Sophomore Tim Smith is similar to Jones and Wallace in that he is the type of talent UVA has been lacking recently. Smith (15 receptions, 204 yds, 2 TDs) was a top recruit who instantly saw the field as a true freshman. With great athleticism and overall talent, Smith could really help the new QB. So too could junior Kris Burd. Burd (31 recs, 413 yds, 1 TD) led the team in receiving last year and has great hands and good running ability after the catch. There is some nice depth at the position with senior Dontrelle Inman, junior Jared Green, and sophomore Javaris Brown. Inman (8 recs, 80 yds) has been extremely inconsistent, but has appeared in 33 games and will bring better experience and size than any of the other wideouts. Green (15 recs, 124 yds) has a great size-speed combo, but still needs to work on things like route-running and blocking. Brown (7 recs, 136 yds, 1 TD) was limited to just 6 games last year due to injury, but flashed big-play ability and playmaking skills unlike any other wideout. He and Smith are probably the two best talents in the corps.
Former coach Al Groh was able to reel in several prized recruits at tight end and senior Joe Torchia is another in a long line of UVA TEs who flourished under Groh. He is probably UVA’s top NFL prospect on offense. Torchia (15 recs, 150 yds, 2 TDs) is an excellent blocker as well as an able receiver and expect him to be used more now that the spread offense has been ditched. Behind Torchia is sophomore Colter Phillips, who appeared in all 12 games last year and made 5 catches. Phillips is a better blocker at this point, but has potential as a pass-catcher.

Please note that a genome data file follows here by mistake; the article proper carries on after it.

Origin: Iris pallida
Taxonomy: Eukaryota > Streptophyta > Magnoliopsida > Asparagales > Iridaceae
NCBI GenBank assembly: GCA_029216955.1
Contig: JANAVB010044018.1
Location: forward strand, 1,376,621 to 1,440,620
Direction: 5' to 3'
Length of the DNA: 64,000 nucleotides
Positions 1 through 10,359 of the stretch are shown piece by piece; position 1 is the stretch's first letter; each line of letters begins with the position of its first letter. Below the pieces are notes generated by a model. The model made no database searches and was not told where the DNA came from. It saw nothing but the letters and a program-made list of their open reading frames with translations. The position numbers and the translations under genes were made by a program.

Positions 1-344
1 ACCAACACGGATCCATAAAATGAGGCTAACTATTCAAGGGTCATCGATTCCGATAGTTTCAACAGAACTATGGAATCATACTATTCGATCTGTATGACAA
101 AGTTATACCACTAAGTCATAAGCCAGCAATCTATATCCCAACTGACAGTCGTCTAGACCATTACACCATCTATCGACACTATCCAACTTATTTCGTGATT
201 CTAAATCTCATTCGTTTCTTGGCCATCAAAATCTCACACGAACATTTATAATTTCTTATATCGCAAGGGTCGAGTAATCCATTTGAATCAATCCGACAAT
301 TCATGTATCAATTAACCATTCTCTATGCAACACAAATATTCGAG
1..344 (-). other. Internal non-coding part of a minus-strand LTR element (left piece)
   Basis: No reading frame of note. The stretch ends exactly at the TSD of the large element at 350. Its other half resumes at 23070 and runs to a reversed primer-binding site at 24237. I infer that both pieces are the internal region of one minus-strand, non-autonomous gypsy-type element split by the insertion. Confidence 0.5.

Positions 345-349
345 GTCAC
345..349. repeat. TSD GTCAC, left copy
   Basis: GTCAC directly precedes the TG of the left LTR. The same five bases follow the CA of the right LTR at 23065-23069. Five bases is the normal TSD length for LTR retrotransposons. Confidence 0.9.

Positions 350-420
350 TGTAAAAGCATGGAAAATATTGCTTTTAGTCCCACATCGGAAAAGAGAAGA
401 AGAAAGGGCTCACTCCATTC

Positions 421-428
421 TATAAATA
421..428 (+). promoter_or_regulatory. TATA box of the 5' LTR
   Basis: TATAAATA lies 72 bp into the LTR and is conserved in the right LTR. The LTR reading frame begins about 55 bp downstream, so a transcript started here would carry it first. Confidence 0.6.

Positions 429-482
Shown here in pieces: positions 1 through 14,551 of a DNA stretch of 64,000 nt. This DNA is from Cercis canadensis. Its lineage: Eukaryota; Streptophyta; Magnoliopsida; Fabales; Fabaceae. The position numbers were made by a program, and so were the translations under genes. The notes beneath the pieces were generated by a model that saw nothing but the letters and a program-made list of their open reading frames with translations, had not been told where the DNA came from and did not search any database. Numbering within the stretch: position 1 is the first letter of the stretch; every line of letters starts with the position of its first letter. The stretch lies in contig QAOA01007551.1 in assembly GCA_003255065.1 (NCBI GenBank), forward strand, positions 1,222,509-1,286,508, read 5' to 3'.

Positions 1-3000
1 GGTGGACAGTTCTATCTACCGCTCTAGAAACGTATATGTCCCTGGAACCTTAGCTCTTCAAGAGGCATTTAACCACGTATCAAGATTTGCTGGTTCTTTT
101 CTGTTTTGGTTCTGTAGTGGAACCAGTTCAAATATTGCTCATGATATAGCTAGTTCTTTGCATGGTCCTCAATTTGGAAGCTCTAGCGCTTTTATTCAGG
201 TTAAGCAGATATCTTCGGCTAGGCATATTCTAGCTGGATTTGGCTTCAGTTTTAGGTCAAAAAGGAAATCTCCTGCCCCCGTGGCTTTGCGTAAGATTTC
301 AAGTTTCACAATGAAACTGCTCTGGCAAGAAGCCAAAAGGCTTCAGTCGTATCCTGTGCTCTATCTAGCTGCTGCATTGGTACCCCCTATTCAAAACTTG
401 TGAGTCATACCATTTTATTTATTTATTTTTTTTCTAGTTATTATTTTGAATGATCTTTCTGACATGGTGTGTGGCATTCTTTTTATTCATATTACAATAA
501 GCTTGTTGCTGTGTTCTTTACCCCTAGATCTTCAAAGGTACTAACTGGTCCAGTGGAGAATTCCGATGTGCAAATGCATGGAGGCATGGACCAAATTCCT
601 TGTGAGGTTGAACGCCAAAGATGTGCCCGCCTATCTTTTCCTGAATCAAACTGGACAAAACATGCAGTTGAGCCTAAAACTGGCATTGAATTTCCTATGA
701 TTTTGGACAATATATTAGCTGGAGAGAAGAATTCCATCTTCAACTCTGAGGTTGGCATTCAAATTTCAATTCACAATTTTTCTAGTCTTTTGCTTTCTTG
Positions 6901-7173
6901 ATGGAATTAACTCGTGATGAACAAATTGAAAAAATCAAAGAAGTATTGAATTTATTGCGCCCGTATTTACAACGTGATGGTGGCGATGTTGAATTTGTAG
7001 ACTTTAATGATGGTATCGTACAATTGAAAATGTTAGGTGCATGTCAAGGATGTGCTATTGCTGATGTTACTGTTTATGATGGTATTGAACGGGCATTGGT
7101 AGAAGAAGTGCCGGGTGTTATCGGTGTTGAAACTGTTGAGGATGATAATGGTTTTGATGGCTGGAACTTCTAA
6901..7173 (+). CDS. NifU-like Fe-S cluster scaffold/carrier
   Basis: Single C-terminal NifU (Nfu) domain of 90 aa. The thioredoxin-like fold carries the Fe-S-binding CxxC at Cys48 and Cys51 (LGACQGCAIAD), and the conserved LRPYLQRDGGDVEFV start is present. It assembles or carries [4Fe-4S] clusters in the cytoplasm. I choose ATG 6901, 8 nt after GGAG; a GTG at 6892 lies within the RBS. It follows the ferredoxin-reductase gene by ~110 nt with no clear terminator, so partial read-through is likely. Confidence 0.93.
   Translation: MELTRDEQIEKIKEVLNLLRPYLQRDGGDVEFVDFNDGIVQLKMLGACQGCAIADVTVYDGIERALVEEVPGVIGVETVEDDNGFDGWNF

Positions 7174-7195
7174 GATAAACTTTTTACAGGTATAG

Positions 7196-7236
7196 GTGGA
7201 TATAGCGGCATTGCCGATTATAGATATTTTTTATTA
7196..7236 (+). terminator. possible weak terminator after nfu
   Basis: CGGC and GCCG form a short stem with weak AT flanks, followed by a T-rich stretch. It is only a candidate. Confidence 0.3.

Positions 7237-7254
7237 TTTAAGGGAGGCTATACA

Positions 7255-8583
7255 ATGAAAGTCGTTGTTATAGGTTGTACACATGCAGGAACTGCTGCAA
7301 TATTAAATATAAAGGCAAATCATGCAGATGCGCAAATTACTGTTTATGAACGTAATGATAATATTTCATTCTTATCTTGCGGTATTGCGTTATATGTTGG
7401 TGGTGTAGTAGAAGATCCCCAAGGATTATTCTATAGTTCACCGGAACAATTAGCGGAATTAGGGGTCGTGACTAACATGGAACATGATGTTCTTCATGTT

Offensive Line: It’s a lame joke, but this unit was…well, offensive last year. The Cavs averaged just 2.9 yards per carry and UVA QBs were sacked 41 times, ranking them 115th in sacks allowed. Frankly, the line struggled to both run block and pass block. The coaches hope that the return of 3 starters and 3 others players who have lettered means this unit will improve with age. The overall talent, though, is average and this unit will likely struggle again, especially in pass protection.
Two of the three returning starters are at guard and that is where the majority of the good news is. Junior LG Austin Pasztor will be a third-year starter and is a physically imposing run blocker. Senior RG B.J. Cabbell will also be a third-year starter and is a mauler who is probably UVA’s strongest lineman, although not necessarily the best overall blocker. Joining them inside will likely be junior C Anthony Mihota. Mihota only appeared in two games last season, but is athletic and the coaches loved his intensity in spring. That being said, Mihota is an average talent who still needs to bulk up and could be pushed around.
The Cavs are relatively young at the tackle spots, but junior LT Landon Bradley and sophomore RT Oday Aboushi are probably the two most talented linemen on the roster. Bradley, a returning starter, is a prototypical tackle with a long reach and good feet, but he was beaten a lot last year and the coaches hope his experience helps him improve. He is considered an NFL prospect. Aboushi appeared in just 6 games last season, but probably has the best skill set of the whole line. With size, strength, and smarts, Aboushi should only improve with experience and could be the unit’s best player by season’s end.
The coaching staff is likely praying that no injuries occur because depth is nearly non-existent. Senior Isaac Cain started one game last year, but is a former walk-on who has played sparingly over his career and is really better suited as a backup and leader. Redshirt freshman Hunter Steward could push at RT, although that will likely only happen if Aboushi struggles. Steward has the frame, but obviously lacks experience and doesn’t have as much raw talent as Aboushi. The staff is really hopeful that true freshman Morgan Moses, a transfer from Fork Union Military Academy, can provide instant help. A massive man at 6-6, 336, Moses was considered an elite prospect in 2009 and excels at run blocking. He could move quickly up the depth chart in this run-first offense.